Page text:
Photo: Cedric Angeles
Elizabeth Heiskell will put up with just about anything. Baby purple carrots, watermelon radishes, pattypan squash. You name it. "Just look at these tiny, baby, precious okra!" she squeals. "There's something special about putting those beautiful vegetables in jars. They become a treasure in the pantry for you to savor when the winter comes."
Elizabeth, the lead culinary instructor for Viking Cooking School in Greenwood, Mississippi, helps her husband, Luke, work 25 furrowed acres at Woodson Ridge Farm in Oxford, supplying produce to local CSA members and 40 restaurants. And though she grew up packing Ball jars with her mama in the Delta—"the loveliest place on earth"—it wasn't until last year, the first harvest at Woodson Ridge, that she really found her mettle. "As a farmer and a chef, there is nothing more terrifying than 2,000 pounds of squash staring you in the face," says Elizabeth. "Trying to use up all that squash is when I really got into canning."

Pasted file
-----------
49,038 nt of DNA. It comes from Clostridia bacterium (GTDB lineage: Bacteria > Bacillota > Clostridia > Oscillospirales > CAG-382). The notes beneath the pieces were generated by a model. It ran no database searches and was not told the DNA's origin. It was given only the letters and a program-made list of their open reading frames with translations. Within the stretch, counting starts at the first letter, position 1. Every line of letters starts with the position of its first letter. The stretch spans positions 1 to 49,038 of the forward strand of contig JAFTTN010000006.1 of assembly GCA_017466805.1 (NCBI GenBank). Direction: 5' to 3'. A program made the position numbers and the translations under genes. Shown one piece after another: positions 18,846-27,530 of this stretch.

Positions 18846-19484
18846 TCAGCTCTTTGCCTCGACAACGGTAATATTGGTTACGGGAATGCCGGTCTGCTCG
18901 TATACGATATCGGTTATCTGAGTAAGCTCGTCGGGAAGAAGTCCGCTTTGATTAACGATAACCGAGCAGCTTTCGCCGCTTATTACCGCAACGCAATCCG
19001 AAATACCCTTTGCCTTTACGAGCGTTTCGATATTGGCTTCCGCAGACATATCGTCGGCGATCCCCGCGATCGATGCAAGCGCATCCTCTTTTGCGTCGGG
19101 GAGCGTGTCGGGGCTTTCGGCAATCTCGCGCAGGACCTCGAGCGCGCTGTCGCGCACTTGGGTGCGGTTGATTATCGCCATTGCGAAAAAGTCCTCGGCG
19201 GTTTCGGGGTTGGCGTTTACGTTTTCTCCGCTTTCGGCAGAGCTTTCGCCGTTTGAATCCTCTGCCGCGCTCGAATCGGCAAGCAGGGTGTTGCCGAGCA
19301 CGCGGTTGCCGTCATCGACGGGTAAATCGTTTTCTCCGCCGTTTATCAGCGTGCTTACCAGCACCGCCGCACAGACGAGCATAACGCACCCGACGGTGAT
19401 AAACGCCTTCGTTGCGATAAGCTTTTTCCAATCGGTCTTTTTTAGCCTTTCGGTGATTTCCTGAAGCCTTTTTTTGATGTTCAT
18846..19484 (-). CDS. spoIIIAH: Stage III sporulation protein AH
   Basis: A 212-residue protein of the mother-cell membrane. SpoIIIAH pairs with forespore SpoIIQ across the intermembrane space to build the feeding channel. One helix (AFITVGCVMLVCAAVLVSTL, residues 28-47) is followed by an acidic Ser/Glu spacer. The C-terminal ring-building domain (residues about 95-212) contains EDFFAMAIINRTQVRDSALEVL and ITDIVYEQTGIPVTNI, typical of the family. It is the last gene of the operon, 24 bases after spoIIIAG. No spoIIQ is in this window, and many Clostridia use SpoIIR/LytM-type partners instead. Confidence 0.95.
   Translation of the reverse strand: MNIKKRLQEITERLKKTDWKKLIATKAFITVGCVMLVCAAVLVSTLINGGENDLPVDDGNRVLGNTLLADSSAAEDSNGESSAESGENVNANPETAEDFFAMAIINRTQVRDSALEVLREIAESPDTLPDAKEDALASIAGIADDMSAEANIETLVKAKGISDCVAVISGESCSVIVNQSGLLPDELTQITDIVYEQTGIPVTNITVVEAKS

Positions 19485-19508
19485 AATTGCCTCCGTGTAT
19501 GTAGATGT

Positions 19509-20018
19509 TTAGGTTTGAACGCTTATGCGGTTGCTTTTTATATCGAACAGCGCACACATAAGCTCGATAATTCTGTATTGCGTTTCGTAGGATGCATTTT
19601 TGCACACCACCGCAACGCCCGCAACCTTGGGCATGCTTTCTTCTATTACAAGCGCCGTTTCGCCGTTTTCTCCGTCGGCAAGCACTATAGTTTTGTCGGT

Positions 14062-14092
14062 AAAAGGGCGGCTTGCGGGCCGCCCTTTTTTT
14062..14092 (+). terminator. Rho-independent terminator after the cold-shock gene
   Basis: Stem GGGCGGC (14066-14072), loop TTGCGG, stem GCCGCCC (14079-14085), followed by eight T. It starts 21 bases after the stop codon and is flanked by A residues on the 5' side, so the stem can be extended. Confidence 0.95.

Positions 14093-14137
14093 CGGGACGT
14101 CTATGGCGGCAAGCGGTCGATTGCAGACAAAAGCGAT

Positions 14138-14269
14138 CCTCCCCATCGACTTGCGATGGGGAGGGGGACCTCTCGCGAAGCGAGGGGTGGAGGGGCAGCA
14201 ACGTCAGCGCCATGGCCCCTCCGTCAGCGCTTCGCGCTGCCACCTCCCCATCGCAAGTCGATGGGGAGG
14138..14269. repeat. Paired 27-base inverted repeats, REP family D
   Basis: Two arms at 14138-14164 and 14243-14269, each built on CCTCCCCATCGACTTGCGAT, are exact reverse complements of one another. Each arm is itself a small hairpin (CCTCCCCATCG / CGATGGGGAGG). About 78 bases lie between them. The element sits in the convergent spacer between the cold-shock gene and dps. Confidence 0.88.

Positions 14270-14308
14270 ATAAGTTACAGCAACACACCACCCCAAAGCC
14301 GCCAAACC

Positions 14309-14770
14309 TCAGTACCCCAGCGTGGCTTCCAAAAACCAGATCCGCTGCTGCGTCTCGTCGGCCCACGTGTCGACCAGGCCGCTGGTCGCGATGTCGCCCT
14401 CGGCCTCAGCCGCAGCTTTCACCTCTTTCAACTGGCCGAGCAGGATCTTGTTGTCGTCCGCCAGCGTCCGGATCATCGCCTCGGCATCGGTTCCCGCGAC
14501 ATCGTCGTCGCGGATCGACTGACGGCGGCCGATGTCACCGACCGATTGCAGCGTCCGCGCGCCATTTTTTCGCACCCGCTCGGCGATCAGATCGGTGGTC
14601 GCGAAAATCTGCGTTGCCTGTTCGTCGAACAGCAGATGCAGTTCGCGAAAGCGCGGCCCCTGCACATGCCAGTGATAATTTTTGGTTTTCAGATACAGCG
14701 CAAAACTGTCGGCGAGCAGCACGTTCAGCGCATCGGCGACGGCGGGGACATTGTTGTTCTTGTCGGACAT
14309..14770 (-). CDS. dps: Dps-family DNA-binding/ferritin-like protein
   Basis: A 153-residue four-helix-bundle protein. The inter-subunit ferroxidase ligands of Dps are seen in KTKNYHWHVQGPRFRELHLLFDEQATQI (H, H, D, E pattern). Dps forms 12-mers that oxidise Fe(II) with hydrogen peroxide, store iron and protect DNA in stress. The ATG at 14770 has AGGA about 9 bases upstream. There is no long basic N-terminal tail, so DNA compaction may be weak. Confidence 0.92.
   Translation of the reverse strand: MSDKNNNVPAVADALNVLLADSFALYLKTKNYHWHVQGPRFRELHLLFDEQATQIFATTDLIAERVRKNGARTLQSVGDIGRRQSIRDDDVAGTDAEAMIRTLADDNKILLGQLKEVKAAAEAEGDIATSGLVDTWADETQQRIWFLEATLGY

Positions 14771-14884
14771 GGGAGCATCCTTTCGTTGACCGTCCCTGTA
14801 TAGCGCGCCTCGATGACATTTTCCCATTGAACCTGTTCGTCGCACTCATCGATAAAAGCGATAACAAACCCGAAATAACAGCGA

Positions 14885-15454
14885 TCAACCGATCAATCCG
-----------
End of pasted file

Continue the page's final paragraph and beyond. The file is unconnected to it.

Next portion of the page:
Once she realized how easy it was, she started proselytizing from her kitchen pulpit, using the best tool any Delta girl knows—a party. She invited friends to the farm, plied them with her heirloom tomato Bloody Marys, and taught them this time-honored Southern skill. "People have this notion that canning is scary," Elizabeth says. "Our grandmothers wanted us to think they were martyrs and everything they did was hard—but it's not.
"Not only do we have a good ole time catching up over cocktails, but we become a vital step in continuing the tradition," she adds. "We're reclaiming it for our generation."